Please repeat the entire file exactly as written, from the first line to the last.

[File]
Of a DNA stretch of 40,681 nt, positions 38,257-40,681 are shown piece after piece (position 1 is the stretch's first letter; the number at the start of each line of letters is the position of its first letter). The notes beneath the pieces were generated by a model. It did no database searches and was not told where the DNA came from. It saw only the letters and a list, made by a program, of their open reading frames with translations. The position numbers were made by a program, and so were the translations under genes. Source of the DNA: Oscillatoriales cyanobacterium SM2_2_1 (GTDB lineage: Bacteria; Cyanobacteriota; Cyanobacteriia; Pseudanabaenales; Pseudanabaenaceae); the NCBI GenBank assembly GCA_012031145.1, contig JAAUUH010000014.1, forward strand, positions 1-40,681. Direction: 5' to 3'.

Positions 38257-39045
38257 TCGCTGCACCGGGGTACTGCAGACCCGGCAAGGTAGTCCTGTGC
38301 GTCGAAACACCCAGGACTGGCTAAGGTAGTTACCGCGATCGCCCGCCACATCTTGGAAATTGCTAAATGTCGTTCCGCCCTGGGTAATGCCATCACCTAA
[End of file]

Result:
Of a DNA stretch of 40,681 nt, positions 38,257-40,681 are shown piece after piece (position 1 is the stretch's first letter; the number at the start of each line of letters is the position of its first letter). The notes beneath the pieces were generated by a model. It did no database searches and was not told where the DNA came from. It saw only the letters and a list, made by a program, of their open reading frames with translations. The position numbers were made by a program, and so were the translations under genes. Source of the DNA: Oscillatoriales cyanobacterium SM2_2_1 (GTDB lineage: Bacteria; Cyanobacteriota; Cyanobacteriia; Pseudanabaenales; Pseudanabaenaceae); the NCBI GenBank assembly GCA_012031145.1, contig JAAUUH010000014.1, forward strand, positions 1-40,681. Direction: 5' to 3'.

Positions 38257-39045
38257 TCGCTGCACCGGGGTACTGCAGACCCGGCAAGGTAGTCCTGTGC
38301 GTCGAAACACCCAGGACTGGCTAAGGTAGTTACCGCGATCGCCCGCCACATCTTGGAAATTGCTAAATGTCGTTCCGCCCTGGGTAATGCCATCACCTAA